CS Lewis on "Unfrantic Spirituality." Seg 3 rev Podcast: Live At CS Lewis Centre Segment 3 of 3

Lewis at Desk Congratulations! You're tuned in to the premiere podcast of our newest show, The Kindlings Muse @ The CS Lewis Centre. In this segment we discuss Lewis' unfrantic spirituality with Kim Gilnett of Seattle Pacific University (SPU) and a leading light in the CS Lewis world. Kim led the restoration project at The Kilns, CS Lewis home in Oxford. Here's the quote voiced by British actor Anton Rodgers: "The English style of spirituality is a rhythm of worship, work, reading, and leisure. This is an un-frantic response to God who is, as Lewis insisted, always a courteous Lord. Life-style is revealed by the use of time: what is given place and space; what is included and what, therefore, is excluded. What we see in Lewis is the steady place of his parish church; the quiet regularity of his Bible-reading and prayers; the natural large place for his main work of study and writing; the large blocks of time for leisurely conversations with special friends; and the importance of letter writing, especially with those who sought his help in the mater of Christian pilgrimage For all of his immense output of literary work, his life is marked by a spacious, un-frantic rhythm of worship, work, conversation, availability, and intimacy." This show is produced in cooperation with SPU and Faith and Values Media.

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9 Responses to “CS Lewis on "Unfrantic Spirituality." Seg 3 rev Podcast: Live At CS Lewis Centre Segment 3 of 3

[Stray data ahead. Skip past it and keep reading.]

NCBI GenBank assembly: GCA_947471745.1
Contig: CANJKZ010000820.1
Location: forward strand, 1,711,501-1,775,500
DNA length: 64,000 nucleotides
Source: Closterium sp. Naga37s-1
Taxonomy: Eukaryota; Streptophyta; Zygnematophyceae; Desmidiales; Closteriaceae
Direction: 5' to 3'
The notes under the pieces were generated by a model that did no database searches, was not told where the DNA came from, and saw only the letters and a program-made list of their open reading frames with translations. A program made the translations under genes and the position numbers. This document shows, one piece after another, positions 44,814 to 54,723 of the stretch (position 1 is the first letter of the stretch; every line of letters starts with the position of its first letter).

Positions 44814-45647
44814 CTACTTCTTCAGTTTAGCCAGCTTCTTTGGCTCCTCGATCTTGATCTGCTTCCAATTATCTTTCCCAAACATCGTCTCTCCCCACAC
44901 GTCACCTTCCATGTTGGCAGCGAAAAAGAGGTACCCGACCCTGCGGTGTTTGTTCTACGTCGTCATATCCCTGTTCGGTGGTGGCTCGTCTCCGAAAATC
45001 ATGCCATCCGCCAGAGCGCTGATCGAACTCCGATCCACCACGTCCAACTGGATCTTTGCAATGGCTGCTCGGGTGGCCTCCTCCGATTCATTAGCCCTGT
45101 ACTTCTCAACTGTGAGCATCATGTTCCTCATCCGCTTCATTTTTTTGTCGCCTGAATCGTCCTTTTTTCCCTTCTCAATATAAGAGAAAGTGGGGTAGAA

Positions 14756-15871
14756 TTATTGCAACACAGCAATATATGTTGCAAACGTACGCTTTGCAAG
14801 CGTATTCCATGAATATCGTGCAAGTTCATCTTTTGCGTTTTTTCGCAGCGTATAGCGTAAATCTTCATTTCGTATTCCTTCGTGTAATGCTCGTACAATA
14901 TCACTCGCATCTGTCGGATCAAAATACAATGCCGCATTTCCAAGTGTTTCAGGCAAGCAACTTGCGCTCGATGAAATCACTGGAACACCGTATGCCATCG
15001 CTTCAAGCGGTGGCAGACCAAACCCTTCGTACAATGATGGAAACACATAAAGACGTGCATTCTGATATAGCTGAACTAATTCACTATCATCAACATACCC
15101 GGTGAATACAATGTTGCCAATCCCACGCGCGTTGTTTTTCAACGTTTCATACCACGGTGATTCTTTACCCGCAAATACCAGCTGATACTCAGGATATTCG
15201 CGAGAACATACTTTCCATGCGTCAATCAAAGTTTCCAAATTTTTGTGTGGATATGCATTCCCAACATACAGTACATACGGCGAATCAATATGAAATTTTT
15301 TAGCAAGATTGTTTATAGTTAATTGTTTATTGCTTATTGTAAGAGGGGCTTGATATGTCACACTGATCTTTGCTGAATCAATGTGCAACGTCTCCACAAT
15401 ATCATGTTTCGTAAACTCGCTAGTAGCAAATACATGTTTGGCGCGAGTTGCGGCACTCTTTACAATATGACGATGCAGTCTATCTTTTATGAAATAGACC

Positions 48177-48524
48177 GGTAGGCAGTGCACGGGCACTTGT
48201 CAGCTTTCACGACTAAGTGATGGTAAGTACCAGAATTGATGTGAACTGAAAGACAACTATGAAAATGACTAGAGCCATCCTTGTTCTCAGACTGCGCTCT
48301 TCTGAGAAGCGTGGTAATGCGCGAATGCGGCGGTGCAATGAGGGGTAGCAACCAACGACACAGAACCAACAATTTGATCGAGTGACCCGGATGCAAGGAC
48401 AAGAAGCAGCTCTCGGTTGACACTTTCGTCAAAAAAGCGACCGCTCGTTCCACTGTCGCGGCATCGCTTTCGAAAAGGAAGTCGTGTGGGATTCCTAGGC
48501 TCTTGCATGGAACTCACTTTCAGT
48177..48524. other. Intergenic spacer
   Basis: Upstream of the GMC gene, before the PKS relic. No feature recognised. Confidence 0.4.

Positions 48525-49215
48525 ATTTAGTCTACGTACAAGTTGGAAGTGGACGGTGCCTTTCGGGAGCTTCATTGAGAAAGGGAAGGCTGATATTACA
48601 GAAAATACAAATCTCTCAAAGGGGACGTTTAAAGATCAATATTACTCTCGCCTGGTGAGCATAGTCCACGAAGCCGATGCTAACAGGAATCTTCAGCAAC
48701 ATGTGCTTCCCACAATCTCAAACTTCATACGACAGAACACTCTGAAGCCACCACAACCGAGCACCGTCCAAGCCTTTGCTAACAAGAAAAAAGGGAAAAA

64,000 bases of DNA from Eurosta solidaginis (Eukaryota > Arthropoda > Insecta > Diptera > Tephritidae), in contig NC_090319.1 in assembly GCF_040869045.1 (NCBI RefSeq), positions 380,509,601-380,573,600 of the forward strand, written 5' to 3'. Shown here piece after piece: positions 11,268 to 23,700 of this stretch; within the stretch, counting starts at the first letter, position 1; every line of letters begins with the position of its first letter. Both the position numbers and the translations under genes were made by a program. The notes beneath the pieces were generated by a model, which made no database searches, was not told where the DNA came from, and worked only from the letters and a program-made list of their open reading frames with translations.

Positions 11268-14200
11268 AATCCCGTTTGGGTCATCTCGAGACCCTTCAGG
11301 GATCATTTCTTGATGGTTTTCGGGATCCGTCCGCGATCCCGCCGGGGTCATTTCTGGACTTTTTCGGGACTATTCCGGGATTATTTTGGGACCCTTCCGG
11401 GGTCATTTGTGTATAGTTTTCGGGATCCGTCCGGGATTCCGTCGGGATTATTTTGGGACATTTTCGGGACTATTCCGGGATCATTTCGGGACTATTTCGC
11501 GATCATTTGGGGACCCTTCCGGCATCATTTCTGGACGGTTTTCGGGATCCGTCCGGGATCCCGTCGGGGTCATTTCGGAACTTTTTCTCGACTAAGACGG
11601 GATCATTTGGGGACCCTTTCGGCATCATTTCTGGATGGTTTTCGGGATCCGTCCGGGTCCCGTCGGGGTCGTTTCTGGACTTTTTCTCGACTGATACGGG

1. Matthew - From Live @ CS Lewis Centre says:

    If you're no longer going to think about yourself, what does it mean to love your neighbor as you love yourself?

  2. Matt - From Live @ CS Lewis Centre says:

    How does Lewis compare with the frantic life of John Wesley?

  3. Grant - From Live @ CS Lewis Centre says:

    Given our frantic celebrity mad culture today. how would CS Lewis have felt about becoming a "spiritual commodity" of sorts?

  4. Matthew- From Live @ CS Lewis Centre says:

    How does the 3rd world grow a life rhythm? How does a compartmentalized secluded life even get considered as a valuable way to live? What about a holistic life?

  5. Terry - From Live @ CS Lewis Centre says:

    For workers in public service (i.e. teaching, administrative) they do not have control of much of their time like Lewis had in his work. How would he respond to these kinds of pressures and still maintain the spiritual rhythm?

  6. Matthew - From Live @ CS Lewis Centre says:

    For Americans, what does it mean to give up some materialism in exchange for a rhythm to life? How much of it is self-imposed? Put another way, gain the whole world but lose your soul?

  7. JaminP says:

    He would have tried to think as little as possible about it.

  8. JaminP says:

    After many years of research in mountain hamlets of SW China, I see little evidence that suggests 2/3-worlders in these villages are frantic or fragmented. Quite the opposite in the countryside it seems. In fact, lives are marked by rhythms as natural and primordial as the hours, days, moons, and seasons. Yes, these dear ones have little time or budget for comfortable leisure or the trappings of convenience; the daily toil is heavy, and there are few who are literate, but much potential still exists in such circumstances for knowing the Holy–possibly even more (since, e.g., pre-literates are seldom cursed with debilitating introspection). Jenny Spore (sp?) briefly mentioned that cooking meals from scratch for her family should be considered a rhythmic act of worship on par with focussed prayer. I couldn't agree more. That theme alone could be developed into a series of relevant shows. Think Tozer's "Sacrament of Living" and Eugene Peterson's more recent /Christ Plays in Ten Thousand Places/. . .

  9. Kleding says:

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